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Crown, 14 Market Place, Wincanton, Somerset

Wincanton pub history index

Directory of Pubs in the UK, historical public houses, Taverns, Inns, Beer Houses and Hotels in Somerset. The Somerset listing uses information from census, Trade Directories and History to add licensees, bar staff, Lodgers and Visitors.

 

The following entries are in this format:

Year/Publican or other Resident/Relationship to Head and or Occupation/Age/Where Born/Source.

Although this has not been used as a public-house for many years, it was formerly one of the most flourishing in the town. If it does not date back as far as the White Horse, (which it probably does,) it had existed long enough by 1662 to have changed its name. It can be clearly traced back to the date mentioned as " The Crown," and some time previous to that date as " The King's Arms." It was a place of some importance, in as much as it covered a considerable portion of ground, including the whole of Mr. Shewen's present premises, from the High Street back to the end of the garden ; Mr. Blake's, if not Mr. Knight's house ; and Mr. Eden's stores, in the White Horse Lane. There were several stables in connection with it, known as " The long stable," " The shelf stable," and "The hackney stable." In 1662, the occupier was " Gartrude Baunton." The surname is that of the owners of Roundhill, who succeeded the Dyers, to whom they were related. It is probable that this Gartrude was the widow of Henry Bayntun, who died in 1641 ; several of that surname are mentioned in the parish register as "gent." Her name does not appear in the parish register, unless she married again, in which case the entry would be made under her new name.

In 1678, it was occupied by Peter Stone, who at that time had several licensed houses, as this list shows. Here he died in 1695. One wife died before him, but he appears to have married another, who outlived him. Peter does not appear to have been the owner, the property apparently having passed in 1662 to John Vining, the owner of the White Horse, who at that time divided the buildings, granting the upper part to Walter Henderson, shoemaker, for 99 years.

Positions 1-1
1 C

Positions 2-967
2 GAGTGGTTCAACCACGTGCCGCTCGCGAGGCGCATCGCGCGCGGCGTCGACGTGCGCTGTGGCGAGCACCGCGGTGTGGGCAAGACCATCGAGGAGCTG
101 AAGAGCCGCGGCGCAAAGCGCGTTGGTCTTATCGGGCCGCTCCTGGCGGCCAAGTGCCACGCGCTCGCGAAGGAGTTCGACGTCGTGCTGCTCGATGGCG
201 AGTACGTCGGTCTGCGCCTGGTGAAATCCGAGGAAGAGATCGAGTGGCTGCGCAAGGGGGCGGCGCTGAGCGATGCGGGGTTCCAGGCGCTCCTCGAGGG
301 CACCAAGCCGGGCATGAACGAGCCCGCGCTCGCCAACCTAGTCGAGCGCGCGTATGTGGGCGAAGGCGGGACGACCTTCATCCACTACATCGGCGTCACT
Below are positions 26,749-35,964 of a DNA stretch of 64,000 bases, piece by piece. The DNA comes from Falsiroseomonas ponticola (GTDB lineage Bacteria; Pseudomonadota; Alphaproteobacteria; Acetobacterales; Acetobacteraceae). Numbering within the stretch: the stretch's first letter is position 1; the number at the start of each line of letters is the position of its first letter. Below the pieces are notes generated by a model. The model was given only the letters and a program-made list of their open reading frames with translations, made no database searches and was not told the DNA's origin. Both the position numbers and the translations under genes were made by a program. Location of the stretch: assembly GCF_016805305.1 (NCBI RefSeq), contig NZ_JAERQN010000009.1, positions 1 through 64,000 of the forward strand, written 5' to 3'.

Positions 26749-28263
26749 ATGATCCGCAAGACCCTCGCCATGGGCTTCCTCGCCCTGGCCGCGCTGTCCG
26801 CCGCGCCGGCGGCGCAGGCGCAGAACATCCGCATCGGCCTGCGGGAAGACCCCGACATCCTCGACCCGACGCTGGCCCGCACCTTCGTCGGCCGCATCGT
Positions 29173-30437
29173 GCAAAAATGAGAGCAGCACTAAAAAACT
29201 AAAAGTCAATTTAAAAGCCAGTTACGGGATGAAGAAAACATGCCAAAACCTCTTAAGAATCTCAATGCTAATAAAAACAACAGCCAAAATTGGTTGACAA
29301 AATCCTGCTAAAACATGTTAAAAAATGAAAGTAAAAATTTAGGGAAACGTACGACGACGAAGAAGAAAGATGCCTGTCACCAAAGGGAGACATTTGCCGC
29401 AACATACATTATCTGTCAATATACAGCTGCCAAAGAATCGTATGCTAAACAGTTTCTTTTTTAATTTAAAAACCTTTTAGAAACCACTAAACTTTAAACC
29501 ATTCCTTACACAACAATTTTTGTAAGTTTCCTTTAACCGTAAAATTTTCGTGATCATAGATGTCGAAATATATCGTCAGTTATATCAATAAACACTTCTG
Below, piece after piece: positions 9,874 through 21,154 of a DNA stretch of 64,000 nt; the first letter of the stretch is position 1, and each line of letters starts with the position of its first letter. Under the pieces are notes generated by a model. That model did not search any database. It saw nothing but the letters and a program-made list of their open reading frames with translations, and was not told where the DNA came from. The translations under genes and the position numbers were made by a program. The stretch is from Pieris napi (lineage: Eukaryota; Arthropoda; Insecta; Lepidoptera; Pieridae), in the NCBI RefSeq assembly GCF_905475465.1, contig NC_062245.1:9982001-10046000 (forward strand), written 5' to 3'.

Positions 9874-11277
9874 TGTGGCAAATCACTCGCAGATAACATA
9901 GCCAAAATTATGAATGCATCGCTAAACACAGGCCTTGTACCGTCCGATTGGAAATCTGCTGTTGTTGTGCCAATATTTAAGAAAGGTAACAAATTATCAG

In 1707, the lower and larger premises, namely, "The Crown," were owned by Samuel Cross, but they were in that year transferred to Thomas Gapper, of Suddon. Margaret Way was the tenant. For a long period I find no trace of the owners or occupiers, nor any inkling as to when it ceased to be a licensed house.
In 1736, Samuel Cross was carrying on the trade of a turner on the premises. In 1745, his son John had succeeded him. It appears as if the last named Cross was followed by a Mr. Harry Cooper, upholsterer, who was an elderly man.
On the first Sunday in August, 1794, he had been to Redlynch in a one-horse shay" and was returning, when he was thrown out, one of his legs broken, and he was otherwise injured. He died soon after, leaving his widow in the business, which she carried on ''With an assistant until she can get a
purchaser." In the following year. Angel Cooper, the widow, disposed of her business to a Mr. Robert Dowding. In the census of 1801, Robert Dowding is described as a joiner.
In 1811, Harry Cooper, auctioneer, was living in the house. He was Secretary of the French Masonic Lodge, "Le paix desiree." Mrs. Cooper appears to have been in business in the house in 1830. She must have been followed shortly after by Mr. George Crocker, who removed to Yeovil about 1840, when Mr. Thomas Richards entered and remained till his death in February, 1889. In the next month the business was divided ; Mr. J. W. Eden purchasing the grocery, which had been for a few years carried on in the
house below, and Messrs. Wm. and George Gilbert taking the ironmongery. They remained till February, 1895, when they dissolved partnership ; Mr. John Shewen then entered and is still in possession.

 - Inns of the Parish to 1903 - George Sweetman.

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  • And Last updated on: Wednesday, 29-Mar-2017 23:47:13 BST